A plan to replace the dilapidated California Theatre building in downtown San Diego received a boost Thursday when it received unanimous support from the city’s Planning Commission.
The fenced-off building on C Street between Third and Fourth avenues has long been a civic eyesore, with the exception of a large, historic mural touting the Agua Caliente racetrack in Tijuana.
It would be replaced by a mixed-use development including a 40-story office tower, 282 residential units, retail space and parking.
A replica of the mural and a depiction of the historic theatre building will be displayed, according to the developers.
“We’ve had to put a fence around that building because pieces of it are falling off into the street, the marquis had to be taken down because it was starting to sag into the street, almost a quarter of the windows are broken from pigeons trying to break out or vandals trying to break in, and the rains we’ve had this winter I’m sure have made the interior a wonderful place to be,” said Gary Smith of the San Diego Downtown Residents Group.
K. Cyrus Sanandaji of San Francisco-based developer Presidio Bay Ventures said the new building will generate round-the-clock activity that will “spark” the revitalization of C Street, the downtown roadway that the trolley runs along.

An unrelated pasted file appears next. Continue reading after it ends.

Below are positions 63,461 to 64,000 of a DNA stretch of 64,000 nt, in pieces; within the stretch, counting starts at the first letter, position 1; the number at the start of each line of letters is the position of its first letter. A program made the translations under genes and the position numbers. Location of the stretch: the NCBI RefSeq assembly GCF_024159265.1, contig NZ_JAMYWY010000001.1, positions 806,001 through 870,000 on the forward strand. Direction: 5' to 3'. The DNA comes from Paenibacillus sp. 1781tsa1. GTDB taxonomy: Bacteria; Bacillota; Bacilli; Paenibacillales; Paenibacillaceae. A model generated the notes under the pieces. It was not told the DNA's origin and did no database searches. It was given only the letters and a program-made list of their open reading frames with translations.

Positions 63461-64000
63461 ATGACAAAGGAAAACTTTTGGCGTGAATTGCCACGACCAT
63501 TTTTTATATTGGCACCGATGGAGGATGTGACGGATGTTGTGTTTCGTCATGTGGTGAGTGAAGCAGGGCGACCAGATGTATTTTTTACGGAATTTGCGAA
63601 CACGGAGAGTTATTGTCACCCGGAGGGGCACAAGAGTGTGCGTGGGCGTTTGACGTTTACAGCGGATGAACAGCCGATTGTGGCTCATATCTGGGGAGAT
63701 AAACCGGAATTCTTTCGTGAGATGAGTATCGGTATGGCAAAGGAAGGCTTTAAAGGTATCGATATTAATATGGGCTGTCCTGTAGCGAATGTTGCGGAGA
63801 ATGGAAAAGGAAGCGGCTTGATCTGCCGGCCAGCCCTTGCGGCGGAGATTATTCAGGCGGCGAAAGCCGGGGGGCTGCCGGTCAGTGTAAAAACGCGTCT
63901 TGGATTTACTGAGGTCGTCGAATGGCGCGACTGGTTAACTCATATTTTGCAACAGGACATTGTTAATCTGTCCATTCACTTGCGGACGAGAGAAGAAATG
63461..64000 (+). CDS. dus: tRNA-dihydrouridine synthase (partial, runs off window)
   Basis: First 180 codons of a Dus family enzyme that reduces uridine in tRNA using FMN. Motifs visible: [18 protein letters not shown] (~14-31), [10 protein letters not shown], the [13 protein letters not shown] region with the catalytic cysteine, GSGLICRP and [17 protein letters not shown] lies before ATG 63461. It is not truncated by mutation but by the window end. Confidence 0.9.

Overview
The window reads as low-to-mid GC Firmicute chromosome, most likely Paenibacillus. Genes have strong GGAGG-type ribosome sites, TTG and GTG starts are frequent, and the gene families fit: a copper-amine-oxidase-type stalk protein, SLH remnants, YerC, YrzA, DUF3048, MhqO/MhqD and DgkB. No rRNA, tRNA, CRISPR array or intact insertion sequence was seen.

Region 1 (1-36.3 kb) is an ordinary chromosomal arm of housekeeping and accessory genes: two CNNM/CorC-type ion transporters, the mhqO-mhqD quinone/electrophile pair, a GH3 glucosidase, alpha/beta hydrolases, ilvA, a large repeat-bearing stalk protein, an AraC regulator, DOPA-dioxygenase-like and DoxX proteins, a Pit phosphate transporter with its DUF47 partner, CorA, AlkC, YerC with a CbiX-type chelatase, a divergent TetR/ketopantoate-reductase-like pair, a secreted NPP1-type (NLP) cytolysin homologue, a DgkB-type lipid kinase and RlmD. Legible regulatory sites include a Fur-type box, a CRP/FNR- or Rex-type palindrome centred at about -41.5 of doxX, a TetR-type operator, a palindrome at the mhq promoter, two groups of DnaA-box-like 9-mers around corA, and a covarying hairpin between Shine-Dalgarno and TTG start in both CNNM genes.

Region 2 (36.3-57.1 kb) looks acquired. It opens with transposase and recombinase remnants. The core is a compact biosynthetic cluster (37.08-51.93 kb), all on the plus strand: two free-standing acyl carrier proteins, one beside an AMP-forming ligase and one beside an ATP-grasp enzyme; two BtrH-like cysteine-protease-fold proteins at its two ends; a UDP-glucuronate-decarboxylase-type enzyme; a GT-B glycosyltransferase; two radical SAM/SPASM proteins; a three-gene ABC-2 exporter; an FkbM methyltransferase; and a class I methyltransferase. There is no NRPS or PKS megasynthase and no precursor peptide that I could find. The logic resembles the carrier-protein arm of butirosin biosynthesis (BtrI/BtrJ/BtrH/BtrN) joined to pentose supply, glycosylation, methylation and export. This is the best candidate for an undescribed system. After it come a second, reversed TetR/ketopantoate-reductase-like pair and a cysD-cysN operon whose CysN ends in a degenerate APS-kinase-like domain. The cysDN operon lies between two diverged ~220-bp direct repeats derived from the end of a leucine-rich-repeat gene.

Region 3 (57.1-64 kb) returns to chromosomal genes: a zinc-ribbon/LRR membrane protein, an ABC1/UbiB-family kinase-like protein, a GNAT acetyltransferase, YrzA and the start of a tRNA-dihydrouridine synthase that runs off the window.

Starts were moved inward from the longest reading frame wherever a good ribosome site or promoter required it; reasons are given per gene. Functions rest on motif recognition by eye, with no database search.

Bruce Coons, of the Save Our Heritage Organisation preservationist group, argued that the 90-year-old structure is as important historically as buildings in Balboa Park.
The 2,200-seat theater opened in 1927 as a vaudeville stage before it became a movie house, according to city documents. After 1976, it remained open for special performances, but architectural surveys that took place in 1990 deemed the building vulnerable to earthquakes.
The building was subsequently closed to the public and has sat unused ever since.
Losing the California Theatre would “be a major loss for downtown” because there is no commitment toward an accurate reproduction of the building, Coons said.
After making some tweaks to the proposed project, the commissioners unanimously recommended approval to the City Council, which has the final say.
—City News Service
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